N.V. Organon [2009] APO 807 July 2009

In this decision,1 the Australian Patent Office sought to clarify the position regarding the circumstances in which a patent relevantly claiming a drug delivery device may be susceptible to patent term extension.

The relevant product, having received Australian regulatory approval, NUVARING is a contraceptive and/or HRT device in the form of a ring, adapted for the slow release of a steroidal mixture. The key features of the patent claim include a steroidal mixture contained in a 'thermoplastic polymer core' over which is laid a 'permeable thermoplastic skin'.

The question for consideration was whether NUVARING is ‘a pharmaceutical substance per se’ relevantly falling within the scope of a claim of the subject patent. According to the Patents Act 1990 (Cth), a ‘pharmaceutical substance’ is ‘a substance (including a mixture or compound of substances) for therapeutic use…’.

In finding for the Applicant, the Commissioner stated:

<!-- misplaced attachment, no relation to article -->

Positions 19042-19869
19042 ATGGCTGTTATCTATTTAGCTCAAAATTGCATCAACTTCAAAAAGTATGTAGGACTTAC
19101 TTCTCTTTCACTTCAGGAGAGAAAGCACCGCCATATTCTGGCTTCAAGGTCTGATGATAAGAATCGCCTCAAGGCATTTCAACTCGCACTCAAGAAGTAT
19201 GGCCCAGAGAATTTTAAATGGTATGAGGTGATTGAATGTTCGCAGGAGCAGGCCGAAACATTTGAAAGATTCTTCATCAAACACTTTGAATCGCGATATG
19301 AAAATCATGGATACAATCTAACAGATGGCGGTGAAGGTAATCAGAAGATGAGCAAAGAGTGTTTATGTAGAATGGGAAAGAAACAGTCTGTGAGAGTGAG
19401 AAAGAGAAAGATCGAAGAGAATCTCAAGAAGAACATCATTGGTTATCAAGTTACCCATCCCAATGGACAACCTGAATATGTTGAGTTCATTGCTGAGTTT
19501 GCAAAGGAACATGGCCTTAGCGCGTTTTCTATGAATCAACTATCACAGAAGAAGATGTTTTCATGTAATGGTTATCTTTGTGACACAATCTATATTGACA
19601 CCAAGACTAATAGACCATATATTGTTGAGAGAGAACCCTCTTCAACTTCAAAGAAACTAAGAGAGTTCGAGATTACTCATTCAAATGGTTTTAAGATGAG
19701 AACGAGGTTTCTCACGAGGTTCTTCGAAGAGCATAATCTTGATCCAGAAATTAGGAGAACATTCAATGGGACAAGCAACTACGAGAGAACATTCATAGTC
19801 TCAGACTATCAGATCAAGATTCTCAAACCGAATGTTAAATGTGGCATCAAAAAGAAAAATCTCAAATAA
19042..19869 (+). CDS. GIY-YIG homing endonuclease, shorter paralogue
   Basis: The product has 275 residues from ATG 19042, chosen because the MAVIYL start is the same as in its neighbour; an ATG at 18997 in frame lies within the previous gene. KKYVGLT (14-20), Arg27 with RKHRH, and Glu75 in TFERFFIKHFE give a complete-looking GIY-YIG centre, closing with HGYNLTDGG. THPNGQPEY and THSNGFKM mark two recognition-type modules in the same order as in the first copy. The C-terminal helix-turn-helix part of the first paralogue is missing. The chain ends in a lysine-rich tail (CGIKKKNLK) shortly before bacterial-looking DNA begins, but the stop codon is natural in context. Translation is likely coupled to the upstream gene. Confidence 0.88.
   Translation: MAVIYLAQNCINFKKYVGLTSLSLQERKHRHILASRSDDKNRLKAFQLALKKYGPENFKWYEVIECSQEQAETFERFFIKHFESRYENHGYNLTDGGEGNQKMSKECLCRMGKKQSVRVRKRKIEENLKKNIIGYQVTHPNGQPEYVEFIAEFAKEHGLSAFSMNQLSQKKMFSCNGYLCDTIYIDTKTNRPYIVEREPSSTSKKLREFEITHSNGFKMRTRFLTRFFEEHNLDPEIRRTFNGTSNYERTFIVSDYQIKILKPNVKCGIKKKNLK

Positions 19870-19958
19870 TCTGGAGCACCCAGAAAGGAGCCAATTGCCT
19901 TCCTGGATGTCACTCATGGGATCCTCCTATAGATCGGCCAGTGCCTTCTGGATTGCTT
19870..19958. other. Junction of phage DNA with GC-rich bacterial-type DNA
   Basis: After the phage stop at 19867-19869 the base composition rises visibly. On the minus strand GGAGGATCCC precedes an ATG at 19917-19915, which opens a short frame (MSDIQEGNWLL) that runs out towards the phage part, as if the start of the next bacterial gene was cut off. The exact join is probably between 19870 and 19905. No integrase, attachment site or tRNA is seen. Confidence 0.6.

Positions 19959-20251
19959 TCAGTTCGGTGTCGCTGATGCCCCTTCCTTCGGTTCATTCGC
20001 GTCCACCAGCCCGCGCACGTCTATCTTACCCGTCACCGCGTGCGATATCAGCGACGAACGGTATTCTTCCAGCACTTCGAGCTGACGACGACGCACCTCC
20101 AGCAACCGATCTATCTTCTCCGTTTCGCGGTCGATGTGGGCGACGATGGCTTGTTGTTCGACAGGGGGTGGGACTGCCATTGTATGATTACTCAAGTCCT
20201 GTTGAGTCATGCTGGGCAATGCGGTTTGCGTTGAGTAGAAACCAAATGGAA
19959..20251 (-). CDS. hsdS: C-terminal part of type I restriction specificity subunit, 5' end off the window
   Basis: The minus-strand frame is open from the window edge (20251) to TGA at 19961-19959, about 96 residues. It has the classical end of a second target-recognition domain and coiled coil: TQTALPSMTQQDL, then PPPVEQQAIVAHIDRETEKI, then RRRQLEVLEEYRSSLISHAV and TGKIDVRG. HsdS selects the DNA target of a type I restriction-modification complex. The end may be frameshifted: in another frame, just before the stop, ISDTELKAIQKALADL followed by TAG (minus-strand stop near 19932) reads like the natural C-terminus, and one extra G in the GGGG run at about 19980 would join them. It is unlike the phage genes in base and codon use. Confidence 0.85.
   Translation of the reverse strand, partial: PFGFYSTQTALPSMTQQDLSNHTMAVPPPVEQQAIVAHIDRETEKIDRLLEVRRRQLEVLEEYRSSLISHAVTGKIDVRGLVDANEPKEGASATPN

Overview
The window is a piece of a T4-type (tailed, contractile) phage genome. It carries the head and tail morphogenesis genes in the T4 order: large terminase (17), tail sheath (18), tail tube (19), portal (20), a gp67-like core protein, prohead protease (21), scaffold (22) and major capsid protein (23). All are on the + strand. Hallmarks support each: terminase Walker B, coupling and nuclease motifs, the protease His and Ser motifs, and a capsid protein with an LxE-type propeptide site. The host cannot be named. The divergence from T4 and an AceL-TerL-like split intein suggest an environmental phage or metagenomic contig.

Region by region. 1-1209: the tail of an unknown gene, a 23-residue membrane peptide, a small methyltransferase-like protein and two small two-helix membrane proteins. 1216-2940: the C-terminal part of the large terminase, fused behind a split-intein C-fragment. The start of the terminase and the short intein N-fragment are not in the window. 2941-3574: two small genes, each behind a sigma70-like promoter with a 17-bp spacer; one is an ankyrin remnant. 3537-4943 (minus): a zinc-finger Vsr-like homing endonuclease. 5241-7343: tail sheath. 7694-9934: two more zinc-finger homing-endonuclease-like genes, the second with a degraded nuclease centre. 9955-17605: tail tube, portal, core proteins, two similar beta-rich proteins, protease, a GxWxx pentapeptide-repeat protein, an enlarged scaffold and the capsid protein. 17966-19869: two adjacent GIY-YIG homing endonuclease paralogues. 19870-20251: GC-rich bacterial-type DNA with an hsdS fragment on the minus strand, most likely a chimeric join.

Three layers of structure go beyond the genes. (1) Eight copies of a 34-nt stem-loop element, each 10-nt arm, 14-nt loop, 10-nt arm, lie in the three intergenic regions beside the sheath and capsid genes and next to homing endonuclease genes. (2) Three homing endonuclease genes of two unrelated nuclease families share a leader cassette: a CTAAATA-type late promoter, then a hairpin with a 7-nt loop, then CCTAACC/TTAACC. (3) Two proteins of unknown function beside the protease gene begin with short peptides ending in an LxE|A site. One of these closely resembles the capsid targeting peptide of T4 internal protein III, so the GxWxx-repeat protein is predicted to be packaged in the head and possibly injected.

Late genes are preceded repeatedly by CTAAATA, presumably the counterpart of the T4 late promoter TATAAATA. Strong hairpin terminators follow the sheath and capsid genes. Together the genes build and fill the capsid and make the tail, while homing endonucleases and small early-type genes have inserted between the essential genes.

…it appears to me that a pharmaceutical substance [within the meaning of the Act] can include a compound with a controlled spatial configuration if, as a whole, it can still be considered a pharmaceutical ‘substance’ but the combination of such a substance with what would reasonably be considered a separate physical device, layer or structure …. or any purely physical integers is excluded.

While the Commissioner accepted that the thermoplastic core and skin of NUVARING might be viewed as ‘separate physical integers’, in the light of expert evidence the Commissioner concluded that:

… the steroidal components in NUVARING are mixed with and necessarily diffuse through the thermoplastic materials in the core and skin regions and as such the product as a whole exhibits a level of integration or interaction between the component parts that, in my view, is more characteristic of a pharmaceutical substance in itself rather than a substance combined with another element or thing.

What you should take from this decision is that the Office’s earlier view as expressed in Lohmann (LTS Lohmann Therapie-Systeme GmbH & Co KG [2002] APO 12) – that a patent cannot be extended if the substance has a specific spatial configuration of the entity in the substance – now ‘ceases to be persuasive’.

It is not clear whether we should now expect to see a different outcome from that in Lohmann the next time that the Office considers eligibility of a patent that relevantly claims a transdermal delivery system of the type considered in Lohmann for term extension. In the meantime, the door would now appear to be open to delivery devices infused or impregnated with a chemical entity.